Biological Sciences Professor Steve Alas has helped thousands of students enter graduate school and launch careers in STEM fields.
These Cal Poly Pomona students, many from modest means and the first in their families to attend college, have participated in programs Alas oversees and gained the confidence and technical skills critical for graduate school or their chosen career.
“He’s a champion for our students,” said Associate Provost Sep Eskandari. “He channels all his creativity and all his energy for students.”
For his work, the California State University Chancellor’s Office is honoring Alas with the Faculty Innovation and Leadership Award. The award recognizes faculty for their leadership in improving student success and outcomes in areas with low success rates or equity gaps.
It comes with a $5,000 award. The biological science department will be awarded $10,000 for professional activities. Honorees will be recognized in October during the CSU Graduation Initiative 2025 Symposium in Sacramento.
A committee led by CSU faculty selected the 19 honorees after reviewing more than 230 nominations from across the system.
Alas said when he read the letter telling him he was an award recipient he was in shock.
“I stared at the letter for quite a while because of what it meant,” Alas said.
The letter and the award, he said, represent the appreciation of the CSU system, which means a great deal to him.
However, the award recognizes one person and “leaves out everybody around us that helped,” Alas said. “I stand on the shoulders of 50 people across my lifetime. What I think of is all the people from my mentor to my mom. This is all of our award.”
Alas, who just began his 15th year teaching at Cal Poly Pomona, is director of Science Educational Enhancement Services (SEES), a “support and engagement program serving historically low socioeconomic, under-represented minority students in the College of Science.”
SEES provides mentoring programs, paid fellowships that allow students to carry out research with faculty, a First Year Experience course for freshmen and workshops to assist students enrolled in highly challenging courses. Students also find a supportive peer community with a common interest in science.
Chemistry Professor Paul Hiemenz established SEES in 1987. As a Cal Poly Pomona student Alas participated in the program where he found the support that prepared him to enter UCLA’s graduate program and the camaraderie of fellow students who assisted each other as they made their academic journeys.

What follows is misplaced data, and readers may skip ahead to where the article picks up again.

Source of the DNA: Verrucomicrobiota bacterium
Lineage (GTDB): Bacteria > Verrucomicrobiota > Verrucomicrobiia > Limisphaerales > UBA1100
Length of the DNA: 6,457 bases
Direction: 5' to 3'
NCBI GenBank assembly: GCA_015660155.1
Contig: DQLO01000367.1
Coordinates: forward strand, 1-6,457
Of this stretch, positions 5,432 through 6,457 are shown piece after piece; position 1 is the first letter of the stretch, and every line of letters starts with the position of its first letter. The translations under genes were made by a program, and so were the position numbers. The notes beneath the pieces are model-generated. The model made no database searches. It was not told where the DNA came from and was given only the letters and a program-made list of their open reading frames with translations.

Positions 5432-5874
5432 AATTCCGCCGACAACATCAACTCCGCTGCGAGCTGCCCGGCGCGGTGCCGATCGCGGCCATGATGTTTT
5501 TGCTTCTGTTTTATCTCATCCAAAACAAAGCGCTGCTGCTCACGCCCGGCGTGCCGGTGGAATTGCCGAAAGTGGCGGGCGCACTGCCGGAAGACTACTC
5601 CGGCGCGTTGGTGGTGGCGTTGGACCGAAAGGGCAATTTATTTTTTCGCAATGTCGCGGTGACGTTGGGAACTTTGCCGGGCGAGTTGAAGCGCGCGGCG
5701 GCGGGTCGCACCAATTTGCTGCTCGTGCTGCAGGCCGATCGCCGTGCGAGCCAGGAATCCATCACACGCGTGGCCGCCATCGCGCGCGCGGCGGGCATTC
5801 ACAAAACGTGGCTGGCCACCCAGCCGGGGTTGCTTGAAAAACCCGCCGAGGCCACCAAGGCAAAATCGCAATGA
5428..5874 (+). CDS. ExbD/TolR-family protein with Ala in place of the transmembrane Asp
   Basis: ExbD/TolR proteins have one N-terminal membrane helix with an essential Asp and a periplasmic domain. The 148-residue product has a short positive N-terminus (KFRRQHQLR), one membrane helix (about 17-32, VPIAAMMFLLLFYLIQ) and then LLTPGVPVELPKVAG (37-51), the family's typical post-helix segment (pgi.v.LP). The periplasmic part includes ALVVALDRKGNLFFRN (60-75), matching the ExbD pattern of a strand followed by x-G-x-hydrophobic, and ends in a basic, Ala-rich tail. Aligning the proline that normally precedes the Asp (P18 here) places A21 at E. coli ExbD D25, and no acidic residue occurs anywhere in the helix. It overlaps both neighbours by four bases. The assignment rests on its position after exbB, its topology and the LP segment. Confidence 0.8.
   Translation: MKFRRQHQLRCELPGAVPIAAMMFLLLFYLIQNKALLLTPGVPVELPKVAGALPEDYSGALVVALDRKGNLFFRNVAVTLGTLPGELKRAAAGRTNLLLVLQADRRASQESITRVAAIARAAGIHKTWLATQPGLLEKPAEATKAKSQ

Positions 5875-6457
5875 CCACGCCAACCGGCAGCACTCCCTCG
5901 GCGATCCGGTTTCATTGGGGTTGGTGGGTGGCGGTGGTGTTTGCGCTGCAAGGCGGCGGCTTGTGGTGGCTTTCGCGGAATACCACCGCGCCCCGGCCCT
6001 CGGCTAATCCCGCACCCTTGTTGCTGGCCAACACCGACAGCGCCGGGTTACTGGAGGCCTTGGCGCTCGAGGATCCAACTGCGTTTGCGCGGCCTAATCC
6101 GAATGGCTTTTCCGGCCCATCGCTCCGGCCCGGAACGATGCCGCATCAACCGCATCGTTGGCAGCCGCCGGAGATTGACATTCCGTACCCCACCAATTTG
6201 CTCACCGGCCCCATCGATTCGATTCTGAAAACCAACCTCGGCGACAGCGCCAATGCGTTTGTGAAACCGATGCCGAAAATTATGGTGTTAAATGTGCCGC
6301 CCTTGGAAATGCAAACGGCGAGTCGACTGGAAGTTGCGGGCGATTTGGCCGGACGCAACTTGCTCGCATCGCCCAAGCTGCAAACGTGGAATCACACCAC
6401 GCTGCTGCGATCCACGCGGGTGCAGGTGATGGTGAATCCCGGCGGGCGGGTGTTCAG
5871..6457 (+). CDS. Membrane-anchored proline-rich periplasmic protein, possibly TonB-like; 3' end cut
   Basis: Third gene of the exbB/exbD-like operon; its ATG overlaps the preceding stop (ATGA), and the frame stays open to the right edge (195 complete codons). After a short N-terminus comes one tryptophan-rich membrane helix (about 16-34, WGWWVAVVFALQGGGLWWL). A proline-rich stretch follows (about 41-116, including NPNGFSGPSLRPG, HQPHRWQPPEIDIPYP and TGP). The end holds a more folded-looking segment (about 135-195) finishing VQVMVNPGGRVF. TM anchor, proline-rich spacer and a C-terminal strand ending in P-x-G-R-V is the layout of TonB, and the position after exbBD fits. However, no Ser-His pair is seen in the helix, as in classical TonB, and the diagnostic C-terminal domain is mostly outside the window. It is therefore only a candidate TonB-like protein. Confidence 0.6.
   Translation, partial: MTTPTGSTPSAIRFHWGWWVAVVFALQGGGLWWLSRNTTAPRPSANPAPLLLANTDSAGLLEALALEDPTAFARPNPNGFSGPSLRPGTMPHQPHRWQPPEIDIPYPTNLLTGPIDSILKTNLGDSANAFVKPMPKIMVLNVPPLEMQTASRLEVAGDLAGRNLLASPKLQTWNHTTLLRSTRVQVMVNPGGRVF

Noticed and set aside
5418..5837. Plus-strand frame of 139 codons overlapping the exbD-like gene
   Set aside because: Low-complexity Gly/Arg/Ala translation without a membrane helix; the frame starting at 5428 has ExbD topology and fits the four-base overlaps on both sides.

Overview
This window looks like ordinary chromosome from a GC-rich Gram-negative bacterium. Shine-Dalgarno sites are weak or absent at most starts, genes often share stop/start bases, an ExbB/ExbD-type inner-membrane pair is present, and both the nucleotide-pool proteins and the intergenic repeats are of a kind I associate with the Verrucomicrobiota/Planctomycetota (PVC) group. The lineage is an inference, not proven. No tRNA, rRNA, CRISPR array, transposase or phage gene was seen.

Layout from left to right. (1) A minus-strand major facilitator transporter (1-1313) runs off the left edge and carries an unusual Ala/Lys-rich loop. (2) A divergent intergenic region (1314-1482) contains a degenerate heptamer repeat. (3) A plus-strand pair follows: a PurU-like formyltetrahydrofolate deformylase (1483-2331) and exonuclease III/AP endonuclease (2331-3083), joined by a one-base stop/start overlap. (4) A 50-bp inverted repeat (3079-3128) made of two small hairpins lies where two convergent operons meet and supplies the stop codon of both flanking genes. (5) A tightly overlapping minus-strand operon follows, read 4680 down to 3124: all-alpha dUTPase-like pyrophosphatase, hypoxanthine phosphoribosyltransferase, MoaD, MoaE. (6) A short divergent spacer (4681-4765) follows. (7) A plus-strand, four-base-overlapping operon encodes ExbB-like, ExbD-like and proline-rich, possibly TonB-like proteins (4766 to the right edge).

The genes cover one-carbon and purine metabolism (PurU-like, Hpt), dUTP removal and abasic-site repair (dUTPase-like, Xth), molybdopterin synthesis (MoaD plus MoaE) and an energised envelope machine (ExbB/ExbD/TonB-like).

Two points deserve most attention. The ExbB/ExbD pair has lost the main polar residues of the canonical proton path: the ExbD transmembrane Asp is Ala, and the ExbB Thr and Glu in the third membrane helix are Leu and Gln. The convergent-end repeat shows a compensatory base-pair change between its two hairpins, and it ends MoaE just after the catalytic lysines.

In Hiemenz, Alas found a professor, a mentor and a father figure.
“Dr. Paul Hiemenz took us all under his wings,” he said. “I would not be here today without him.”
Alas said he could never repay Hiemenz for all he did but leading and growing the program his professor founded is a way of honoring him.
Alas earned his bachelor’s degree in biological sciences at Cal Poly Pomona, and his interest was in genetics and genetic engineering. He studied and did research at UCLA before moving on to City of Hope. He was a successful researcher there, but Alas wanted to teach at a CSU and at his alma mater in particular where he could also continue conducting research.
His dream came true when he joined the CPP faculty. In 2013 he was named SEES director.
Alas also oversees the university’s Louis Stokes Alliance for Minority Participation (LSAMP) and was instrumental in establishing Discovery Camps, a summer program that draws students from K-12 schools where they have fun learning about topics such as computer and app programing, robotics, science, entrepreneurship, along with working with the university’s Arabian horses.
Such a program exposes younger students to science and can spark interest in science careers, Eskandari said.
Alas has been awarded grants to fund fellowships where students sharpen their research skills. Among those grants and fellowships are the National Science Foundation Biological Training in Education and Research (BioTiER) Scholar program and the five-year, $1 million National Science Foundation Scholars Program in Research, Education and Science (SPIRES). Alas is the principal investigator for both.
By the end of the five years for SPIRES, 125 student fellowships will have been awarded, said Alison Baski, dean of the College of Science.
A recipient of this year’s Provost Excellence Award in Service, Alas is constantly working in support of students and understands the effect the programs have on student success, Baski said.
“He knows how impactful it was for him,” she said.
Terri Gomez, associate vice president for student success, said Alas helps students achieve their potential and “provides the resources they need so they really soar.”
“He’s tough on students and demands excellence,” Gomez said, adding “he inspires them and believes in them. He helps them achieve excellence.”
The nomination materials submitted included student letters. One wrote that Alas is someone who has not forgotten what it’s like to be a student and looks at situations from that perspective. Another student wrote that when someone becomes discouraged or they experience the emotional pain that comes with the death of a loved one, as she did, Alas listens, helps students pick themselves up to continue their journey, and offers encouragement along the way.
Alas said he does what he does because he loves his alma mater and its students.
“This isn’t my job. This is my home,” he said. “When I walk around campus, I see myself in the students.”